The first three chapters are introductory overviews of the professional practice of water resources engineering (Chapter 1), the science of hydrology (Chapter 2), and fundamentals of fluid mechanics (Chapter 3). Chapters through 9 each focus on specific aspects of water resources engineering design and analysis, including pressure conduit hydraulics, open channel hydraulics, hydraulic and hydrologic routing, frequency analysis, watershed modeling, and groundwater engineering. In Chapter 10, selected methods from previous chapters are applied to urban stormwater management. Chapter 11 is an introduction to the application of systems simulation, optimization, and economic evaluation techniques in water management decision-making. Chapter 12 introduces practices and issues of comprehensive river basin management.

Chapters 1, 2, and 12 provide a broad qualitative overview of hydrology and water resources management. Chapter 3 reviews basic principles of fluid mechanics. The hydrologic and hydraulic analysis concepts and computational methods presented in Chapters 4 through 10 are applied in professional practice as components of computer models that simulate natural and constructed water systems. Chapter 11 integrates economic and systems analysis methods, along with hydrologic and hydraulic engineering methods, in a broader systems view of water resources planning and management.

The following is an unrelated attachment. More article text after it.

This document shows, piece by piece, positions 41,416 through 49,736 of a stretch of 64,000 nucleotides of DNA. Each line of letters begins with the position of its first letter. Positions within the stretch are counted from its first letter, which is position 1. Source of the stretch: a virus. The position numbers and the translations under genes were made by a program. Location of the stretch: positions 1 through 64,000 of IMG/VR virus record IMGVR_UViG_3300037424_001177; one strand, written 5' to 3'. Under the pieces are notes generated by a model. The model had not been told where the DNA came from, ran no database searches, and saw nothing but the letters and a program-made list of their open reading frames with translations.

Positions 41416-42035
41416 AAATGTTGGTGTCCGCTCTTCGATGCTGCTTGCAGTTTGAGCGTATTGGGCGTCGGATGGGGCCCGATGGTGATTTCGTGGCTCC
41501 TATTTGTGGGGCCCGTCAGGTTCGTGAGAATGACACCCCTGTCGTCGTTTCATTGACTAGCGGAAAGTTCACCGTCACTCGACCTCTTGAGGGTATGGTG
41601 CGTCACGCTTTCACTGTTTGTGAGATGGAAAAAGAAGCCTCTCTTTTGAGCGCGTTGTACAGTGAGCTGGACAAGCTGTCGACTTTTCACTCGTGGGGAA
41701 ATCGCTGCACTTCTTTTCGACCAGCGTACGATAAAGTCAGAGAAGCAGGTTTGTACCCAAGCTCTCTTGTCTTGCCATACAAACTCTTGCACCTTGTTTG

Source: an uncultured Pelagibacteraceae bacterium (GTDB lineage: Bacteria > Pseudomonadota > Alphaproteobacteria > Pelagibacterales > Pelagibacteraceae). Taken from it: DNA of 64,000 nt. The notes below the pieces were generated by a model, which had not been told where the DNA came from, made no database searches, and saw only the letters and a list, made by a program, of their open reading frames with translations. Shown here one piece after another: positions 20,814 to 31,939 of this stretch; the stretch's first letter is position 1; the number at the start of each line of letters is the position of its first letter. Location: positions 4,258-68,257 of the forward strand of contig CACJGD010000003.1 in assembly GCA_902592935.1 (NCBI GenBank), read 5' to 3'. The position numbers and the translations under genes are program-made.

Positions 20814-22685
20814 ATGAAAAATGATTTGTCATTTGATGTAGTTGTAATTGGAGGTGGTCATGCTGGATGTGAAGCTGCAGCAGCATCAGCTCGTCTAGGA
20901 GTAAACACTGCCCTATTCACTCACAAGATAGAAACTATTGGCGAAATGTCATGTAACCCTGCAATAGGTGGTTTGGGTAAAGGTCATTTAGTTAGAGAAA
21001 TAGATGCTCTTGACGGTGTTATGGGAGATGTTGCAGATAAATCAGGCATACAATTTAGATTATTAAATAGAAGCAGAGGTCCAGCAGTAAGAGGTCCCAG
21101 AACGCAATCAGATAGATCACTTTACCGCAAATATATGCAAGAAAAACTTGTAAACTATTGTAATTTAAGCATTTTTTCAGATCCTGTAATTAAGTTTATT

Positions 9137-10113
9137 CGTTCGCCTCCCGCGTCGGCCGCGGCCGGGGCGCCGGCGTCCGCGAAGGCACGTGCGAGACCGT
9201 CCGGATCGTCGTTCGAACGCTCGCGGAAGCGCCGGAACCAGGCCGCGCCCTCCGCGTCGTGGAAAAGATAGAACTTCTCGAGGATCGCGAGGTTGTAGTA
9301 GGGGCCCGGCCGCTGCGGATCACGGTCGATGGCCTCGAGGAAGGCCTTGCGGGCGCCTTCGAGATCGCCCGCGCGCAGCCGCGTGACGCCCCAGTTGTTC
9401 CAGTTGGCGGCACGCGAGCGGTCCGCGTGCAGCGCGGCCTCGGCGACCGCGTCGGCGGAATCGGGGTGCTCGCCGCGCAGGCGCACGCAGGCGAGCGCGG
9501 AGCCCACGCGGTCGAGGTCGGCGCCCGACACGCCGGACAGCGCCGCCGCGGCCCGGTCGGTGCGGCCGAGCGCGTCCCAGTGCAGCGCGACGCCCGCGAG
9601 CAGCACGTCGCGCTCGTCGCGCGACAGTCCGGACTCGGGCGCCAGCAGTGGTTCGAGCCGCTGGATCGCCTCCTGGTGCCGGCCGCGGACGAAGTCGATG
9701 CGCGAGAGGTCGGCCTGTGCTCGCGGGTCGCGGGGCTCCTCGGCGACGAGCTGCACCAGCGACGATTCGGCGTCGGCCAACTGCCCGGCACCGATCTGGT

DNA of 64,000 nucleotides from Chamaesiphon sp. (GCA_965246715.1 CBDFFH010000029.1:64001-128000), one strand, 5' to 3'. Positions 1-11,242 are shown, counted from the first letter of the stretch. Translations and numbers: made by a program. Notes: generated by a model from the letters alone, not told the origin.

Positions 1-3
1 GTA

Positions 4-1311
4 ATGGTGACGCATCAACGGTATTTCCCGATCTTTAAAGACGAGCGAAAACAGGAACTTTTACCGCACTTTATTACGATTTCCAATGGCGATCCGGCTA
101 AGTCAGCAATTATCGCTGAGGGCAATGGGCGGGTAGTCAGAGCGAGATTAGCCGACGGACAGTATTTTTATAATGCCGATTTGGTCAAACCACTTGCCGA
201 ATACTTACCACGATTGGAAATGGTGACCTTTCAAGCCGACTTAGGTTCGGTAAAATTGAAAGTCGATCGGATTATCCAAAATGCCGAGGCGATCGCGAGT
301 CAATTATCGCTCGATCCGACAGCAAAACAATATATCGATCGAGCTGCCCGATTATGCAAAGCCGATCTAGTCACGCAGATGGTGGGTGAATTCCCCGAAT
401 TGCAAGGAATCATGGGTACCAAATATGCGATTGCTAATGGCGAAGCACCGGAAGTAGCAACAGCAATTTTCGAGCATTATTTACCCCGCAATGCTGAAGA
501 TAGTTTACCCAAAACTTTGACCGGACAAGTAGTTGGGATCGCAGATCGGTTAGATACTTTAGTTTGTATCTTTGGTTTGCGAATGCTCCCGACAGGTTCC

The chapters can be covered in essentially any order, subject to the following considerations. Students using the text will likely have already completed a course in fluid mechanics and may not need Chapter 3. However, because hydraulics is built on fluid mechanics, a brief review of basic fluid mechanics concepts is presented in Chapter 3 prior to addressing hydraulics in depth in Chapters 4-6 and 9-10. The basic overview of hydrology presented in Chapter 2 is prerequisite for Chapter 7, "Hydrologic Frequency Analysis," and Chapter 8, "Modeling Watershed Hydrology," and also provides an introduction for Chapter 9, "Groundwater Engineering." Chapter 10, "Urban Stormwater Management," applies methods from all of the hydrology and hydraulics chapters. Chapter 1 is the only prerequisite chapter for Chapters 11 and 12. Although Chapters 11 and 12 complement each other, either may be covered without the other.